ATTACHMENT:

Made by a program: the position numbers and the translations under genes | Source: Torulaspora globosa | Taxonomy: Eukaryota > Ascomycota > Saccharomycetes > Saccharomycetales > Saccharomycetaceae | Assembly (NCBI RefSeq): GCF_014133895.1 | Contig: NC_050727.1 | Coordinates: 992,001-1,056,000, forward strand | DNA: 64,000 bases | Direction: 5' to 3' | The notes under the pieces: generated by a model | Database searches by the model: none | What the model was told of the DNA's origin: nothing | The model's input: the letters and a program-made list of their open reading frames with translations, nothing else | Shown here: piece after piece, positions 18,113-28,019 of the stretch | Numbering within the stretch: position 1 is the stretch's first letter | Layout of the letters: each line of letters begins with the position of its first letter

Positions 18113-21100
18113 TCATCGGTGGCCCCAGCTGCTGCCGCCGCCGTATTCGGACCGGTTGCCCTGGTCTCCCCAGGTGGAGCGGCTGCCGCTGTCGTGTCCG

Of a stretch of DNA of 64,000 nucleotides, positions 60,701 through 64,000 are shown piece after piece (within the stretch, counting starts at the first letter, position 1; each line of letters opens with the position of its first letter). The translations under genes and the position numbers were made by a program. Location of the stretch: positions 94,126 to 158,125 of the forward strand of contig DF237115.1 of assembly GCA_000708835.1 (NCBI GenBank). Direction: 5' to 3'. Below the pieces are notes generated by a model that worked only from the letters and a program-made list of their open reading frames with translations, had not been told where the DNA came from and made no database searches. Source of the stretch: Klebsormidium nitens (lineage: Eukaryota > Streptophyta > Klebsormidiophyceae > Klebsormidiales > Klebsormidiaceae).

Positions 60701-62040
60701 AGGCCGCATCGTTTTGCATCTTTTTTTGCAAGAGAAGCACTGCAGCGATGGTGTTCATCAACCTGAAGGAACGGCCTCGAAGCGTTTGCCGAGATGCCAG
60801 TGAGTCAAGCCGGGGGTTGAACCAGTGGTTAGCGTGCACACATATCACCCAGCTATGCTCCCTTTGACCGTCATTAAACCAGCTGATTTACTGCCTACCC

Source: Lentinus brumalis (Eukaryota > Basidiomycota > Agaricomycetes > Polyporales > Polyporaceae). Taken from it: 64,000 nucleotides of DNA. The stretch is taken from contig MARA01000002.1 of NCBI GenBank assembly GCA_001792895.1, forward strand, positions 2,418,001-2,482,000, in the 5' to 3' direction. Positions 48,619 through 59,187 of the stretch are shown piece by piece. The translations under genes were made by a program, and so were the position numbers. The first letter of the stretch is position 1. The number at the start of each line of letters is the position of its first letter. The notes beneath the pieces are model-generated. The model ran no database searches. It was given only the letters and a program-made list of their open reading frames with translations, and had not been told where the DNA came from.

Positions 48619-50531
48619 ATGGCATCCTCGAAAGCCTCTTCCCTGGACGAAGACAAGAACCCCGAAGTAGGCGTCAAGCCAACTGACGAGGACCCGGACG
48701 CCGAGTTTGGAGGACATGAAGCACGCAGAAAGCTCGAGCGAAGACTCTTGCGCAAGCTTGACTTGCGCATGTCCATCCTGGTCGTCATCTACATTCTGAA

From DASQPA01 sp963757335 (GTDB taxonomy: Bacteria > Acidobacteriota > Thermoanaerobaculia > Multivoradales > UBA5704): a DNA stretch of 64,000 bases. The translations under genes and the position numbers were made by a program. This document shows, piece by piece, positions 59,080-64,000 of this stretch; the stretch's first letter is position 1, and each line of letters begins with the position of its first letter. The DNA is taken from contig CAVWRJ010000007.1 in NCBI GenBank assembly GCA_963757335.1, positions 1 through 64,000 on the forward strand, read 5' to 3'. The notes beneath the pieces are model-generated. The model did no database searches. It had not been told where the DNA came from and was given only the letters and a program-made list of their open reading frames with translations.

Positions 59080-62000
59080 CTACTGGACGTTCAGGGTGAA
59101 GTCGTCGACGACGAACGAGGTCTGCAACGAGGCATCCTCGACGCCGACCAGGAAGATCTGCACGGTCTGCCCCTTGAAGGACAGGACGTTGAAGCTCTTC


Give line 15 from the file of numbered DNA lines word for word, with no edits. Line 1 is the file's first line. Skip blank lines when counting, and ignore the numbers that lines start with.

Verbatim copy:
59101 GTCGTCGACGACGAACGAGGTCTGCAACGAGGCATCCTCGACGCCGACCAGGAAGATCTGCACGGTCTGCCCCTTGAAGGACAGGACGTTGAAGCTCTTC